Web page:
In March 2021, Danny Moore was forced to step down from his position as Chairman of Colorado’s Independent Redistricting Commission following news reports that he promoted multiple conspiracies on Facebook.

After learning that he’d claimed the 2020 election was stolen, that COVID isn’t as deadly as health officials claimed, and that a news outlet “staged” a deadly shooting, his fellow board members didn’t remove him completely, but they voted unanimously to replace him as chair. 

However, Colorado’s redistricting commission wasn’t Moore’s only leadership role at the time. He was also a board member of the Leadership Program of the Rockies (LPR), Colorado’s preeminent conservative leadership institute, which he attended two years earlier, serving as president of his 2019 class. Moore remains on LPR’s board, and was featured prominently in a promotional video filmed less than a year later. Last summer, fellow LPR graduate and former board member Heidi Ganahl, her gubernatorial campaign dogged by her refusal to disavow election denialism, selected Moore as her running mate. The duo subsequently lost by nearly twenty points.

In its over three decades, LPR boasts a lengthy alumni roster of elected officials, prominent candidates, and political operatives. Yet in a state where Republicans have suffered defeat after defeat at the hands of an ever-bluer electorate, LPR’s speakers are further right than ever, while its graduates and leadership both include a disturbing number of far-right conspiracists. 

Is this venerable program still an effective leadership pipeline for Colorado conservatives or has LPR jumped the shark?

The Colorado Times Recorder examined the public statements of recent graduates and spoke with over a dozen program alumni and political operatives — both on and off the record — to find out. 

Originally named the Republican Leadership Program, LPR has been charging Colorado conservatives thousands of dollars to teach them to communicate on a pair of largely Libertarian principles, specifically the nation’s founding documents and free market capitalism.

Every year, LPR enrolls about 65 students and promises “to develop, strengthen, train and equip these emerging leaders to reach new heights in public policy and the political process.”

Sample lessons include some standard libertarian interpretations of foundational documents, such as rejecting the premise “everyone has a right to adequate healthcare” in favor of “no one has a right to the fruits of another person’s labor.” Others include the jingoistic “some cultures are hostile to human life and happiness” as well as the eye-popping assertion that democracy is “mob rule.”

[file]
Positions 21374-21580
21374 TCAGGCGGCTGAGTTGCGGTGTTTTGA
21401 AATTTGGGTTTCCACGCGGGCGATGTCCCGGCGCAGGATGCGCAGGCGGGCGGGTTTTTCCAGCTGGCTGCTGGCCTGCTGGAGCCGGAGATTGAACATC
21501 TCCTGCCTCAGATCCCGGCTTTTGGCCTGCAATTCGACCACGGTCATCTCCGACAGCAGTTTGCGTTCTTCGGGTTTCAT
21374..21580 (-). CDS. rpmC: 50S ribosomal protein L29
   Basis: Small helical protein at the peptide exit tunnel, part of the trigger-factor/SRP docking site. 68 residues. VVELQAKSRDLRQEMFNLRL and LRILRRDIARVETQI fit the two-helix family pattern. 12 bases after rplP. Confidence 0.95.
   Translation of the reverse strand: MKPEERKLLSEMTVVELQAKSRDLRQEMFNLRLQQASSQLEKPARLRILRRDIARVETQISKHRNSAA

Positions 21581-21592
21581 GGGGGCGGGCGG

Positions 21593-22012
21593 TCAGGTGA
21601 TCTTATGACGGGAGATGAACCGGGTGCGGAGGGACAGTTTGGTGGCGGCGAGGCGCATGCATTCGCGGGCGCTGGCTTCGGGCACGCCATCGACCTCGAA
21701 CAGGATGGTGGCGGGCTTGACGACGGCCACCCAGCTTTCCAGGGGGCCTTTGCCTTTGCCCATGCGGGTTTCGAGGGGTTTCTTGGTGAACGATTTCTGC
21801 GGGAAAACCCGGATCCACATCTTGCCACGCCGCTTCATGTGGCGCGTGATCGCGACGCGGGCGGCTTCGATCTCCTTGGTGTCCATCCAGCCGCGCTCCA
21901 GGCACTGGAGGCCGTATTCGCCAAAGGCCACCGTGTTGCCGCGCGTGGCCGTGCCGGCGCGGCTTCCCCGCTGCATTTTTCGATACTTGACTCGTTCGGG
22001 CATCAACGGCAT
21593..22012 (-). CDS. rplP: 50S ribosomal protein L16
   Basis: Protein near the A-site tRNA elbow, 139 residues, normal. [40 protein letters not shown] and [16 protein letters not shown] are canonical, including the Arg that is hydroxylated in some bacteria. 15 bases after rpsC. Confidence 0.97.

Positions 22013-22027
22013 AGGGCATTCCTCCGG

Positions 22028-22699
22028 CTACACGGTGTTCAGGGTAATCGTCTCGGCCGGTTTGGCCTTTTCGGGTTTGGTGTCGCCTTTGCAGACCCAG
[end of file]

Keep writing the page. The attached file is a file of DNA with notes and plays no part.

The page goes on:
A portion of LPR’s lesson handout: “Check Your Premises”

In recent years the already conservative LPR has veered further right, selecting a number of students and featuring speakers whose public positions include not only unwavering support of Donald Trump but openly conspiratorial and bigoted beliefs. 

“At the end of the day, it’s sort of a social club. It’s about organizing with your friends and being part of a group,” said a longtime Colorado conservative consultant. “Frankly, a lot of consultants just go there to find activists who will run to be candidates because it’s a nice pipeline for work.”

That consultant, who also spoke on the condition of anonymity, dismissed the idea that LPR’s syllabus is responsible for making its students more extreme.

“I don’t think that LPR is radicalizing folks in part because their curriculum is still really based around Ayn Rand’s older classical liberal radicalism, like radical individualism.” 

LPR Board Chair: LPR Is Not a Candidate Training Course

LPR Board Chair Bob Schaffer, head of Liberty Common School in Fort Collins, told the Colorado Times Recorder that LPR is not a candidate training course and that helping people attain public office is not the interest of LPR, a claim that seems at odds with the LPR’s mission to train its students “to reach new heights in public policy and the political process.” While preparing its students for elected office may not be the organization’s primary goal, the promotional video also features executive director Shari Williams saying that “sometimes people think that we’re just a political program and they think we’re all about getting elected officials in office — and we have lots of people that have gone on to office,” before listing many other leadership roles LPR grads take on, including CEOs, talk show hosts, and teachers.

That said, every year’s class produces a handful of Republican candidates and operatives for conservative firms and groups. The 2022 class included a congressional candidate, three statehouse hopefuls, and some operatives. Currently, approximately one-third of Colorado’s Republican state legislators are LPR graduates: four of the dozen senators, and six of 19 House members.